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Boot up fail with "checking NVRAM"

by msi-770-c45 / April 3, 2011 12:58 AM PDT

My specification,

- MSI 770-C45, AM3 AMD 770 (motherboard)
- AMD Phenom II X4 810 (2.6 Ghz) AM3 boxed 512 Kb L2 cache (processor)
- Kingston 4 Gb DDR3 1333 (2 sticks of RAM)
- WDC WD16?..(hard drive)
- Hitachi-HDT-721?.(hard drive-1TB)
- A Open 400W peak Z400-08FC (power source)
- MSI N9400 GT (Vidieo card)
- Sound blaster X-Fi Xtremen Audio (sound card)
- OS is window XP home edition & SP3
- Cooler Master V8 (cooling unit)

Dear community,

I am currently having problem with my boot up sequence; it hang after it says "checking NVRAM". Afterward I get the Black Screen of ?(bloody annoyance), it's a black screen with only 1 white cursor.

History of my case:

I have been thinking about OverClocking my computer.(yes the big OC). I have downloaded articles on how to do it and was snooping around the BIOS to familiarize with all the setting and terms. I have played around with some setting like FSB, multiplier and voltage setting. Before you hit the panic button, I would like to say my "playing around" was not extreme I stay within the safety range of my computer (ie. Ram volt ~ 1.6, cpu volt ~1.25, FSB ~305 and multiplier ~9-9.5). so in theory I have not fried anything (I hope). I than downloaded the application "Prime95" and ran a test on my system. I have a quad core so Prime95 choose to do 4 test simultaneously, within 1-2 min a test fail. I though lets boot the "Fail-safe default" setting in the BIOS and check for stability there and as that was stable than I could use that as my "baseline"(from this baseline I could begin with my overclocking). After the "Fail-safe default" setting was safe in the BIOS and reboot the problem with "checking NVRAM" started.

I have gone online and searched around for solutions. Most of the forums concluded that the CMOS is corrupted and some suggested ways to resolve this problem.

Here is a list of what I have tried:
- removing the battery on the motherboard for a few hours, press in the power button on my computer and than reset the jumper according to my manual. With the power cord laying on the floor.(and variation of this method but no power in the power cable) - NO LUCK
- Some solution suggest that the NVRAM problem was caused by USB devices. I did have 2 USB devices connected to my computer(my wireless keyboard and mouse). So that was removed and the boot sequence retry - NO LUCK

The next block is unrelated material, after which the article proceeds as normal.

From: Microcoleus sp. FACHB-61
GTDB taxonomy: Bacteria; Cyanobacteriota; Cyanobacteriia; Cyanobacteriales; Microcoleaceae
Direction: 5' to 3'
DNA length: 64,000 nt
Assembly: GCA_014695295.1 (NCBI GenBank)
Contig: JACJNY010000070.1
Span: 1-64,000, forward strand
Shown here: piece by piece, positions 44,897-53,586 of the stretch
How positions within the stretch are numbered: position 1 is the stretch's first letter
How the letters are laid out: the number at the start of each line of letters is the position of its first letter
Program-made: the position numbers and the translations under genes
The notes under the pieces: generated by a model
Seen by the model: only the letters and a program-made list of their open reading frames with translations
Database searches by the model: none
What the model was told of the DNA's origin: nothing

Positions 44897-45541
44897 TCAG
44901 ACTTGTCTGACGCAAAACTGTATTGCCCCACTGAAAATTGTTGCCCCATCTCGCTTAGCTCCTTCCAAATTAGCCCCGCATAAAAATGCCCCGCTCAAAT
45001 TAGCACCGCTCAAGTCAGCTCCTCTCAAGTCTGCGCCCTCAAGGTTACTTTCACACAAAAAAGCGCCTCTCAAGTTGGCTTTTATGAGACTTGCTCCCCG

- Other suggestion include checking the BIOS for the option "Quick Boot" is set to "enable" and it was. (I had hope that was the problem) - NO LUCK
- Another included loose IDE cable may be the cause, so checked all the IDE devices and cables (IDE cable sit in the DVD and HD).
- Two other suggestions which I could not try are:
1) disable extended memory test-how do I do that?

2) turn of NVRAM check in the BIOS-how do I do that?

I'll look into the last two suggestions further in my manual or online, but if there is some one out there that is familiar with my computer configuration or have a similar system with the know how please feel free to drop a line of 2 or more if needed. - thank you.

I hope this is not too much information to set on the forum. But if there is anyone out there in the community that can come up the suggestion(s) that I can try, please feel free post the suggestion(s) on the forum or contact me at

I sincerely thank all participants in this forum for your help.

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Just explaining
by Kees_B Forum moderator / April 3, 2011 1:14 AM PDT

The NVRAM is the non-volatile RAM in which the BIOS stores its settings. It's integrated on the motherboard. I think it's unlikely that anything like USB or IDE would cause it to fail.

Resetting the BIOS to fail-safe defaults, or clearing it via the jumper settings or by removing both the power and the backup battery for a while should be the things to do. If those don't help, a new motherboard might be the only solution.


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Long shot.
by R. Proffitt Forum moderator / April 3, 2011 4:36 AM PDT

I ran into this years ago and it was "none of the above."

It turned out the owner had installed ALL the motherboard standoffs and one of them shorted out somewhere on the back side of the motherboard. What stumped and stopped them from fixing it was "it worked before." That is, they even were insisting we not pull the motherboard to look for this issue because "it worked before."

Try to remove ideas such as "it worked before" and consider starting over, on cardboard and the least amount of parts.

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problem solved
by msi-770-c45 / April 3, 2011 6:05 AM PDT

First I would like to thank Kees_B and R.Proffitt for thier input.

But I've some how solved the problem. The solution may have been a combination of factors.

1) setting the jump switch to delete memory and leaving it there of a while(had dinner while the jumper sit in the delete position)than press the power button with NO power(no cr2032 battery on the motherboard and no power from the cable.)

2)I must admit, I did move my ram from slot 3&4 back to slot 1 & 2.(don't know if this had anything to do with this situation)

3)I did let the memory check ran longer in a previous attemps, maybe this resulted in the check running to completion before I shut the system down.

what ever the case maybe, my system is back and running on "fail-safe default" setting. I have also run the "prime95" application for the last 1 1/2 hours and nothing weird in the the result(which was expected). I hope these information will be useful to the next person who may ran into this situation.

Now of to the OC section of the forum. Happy thanks again.

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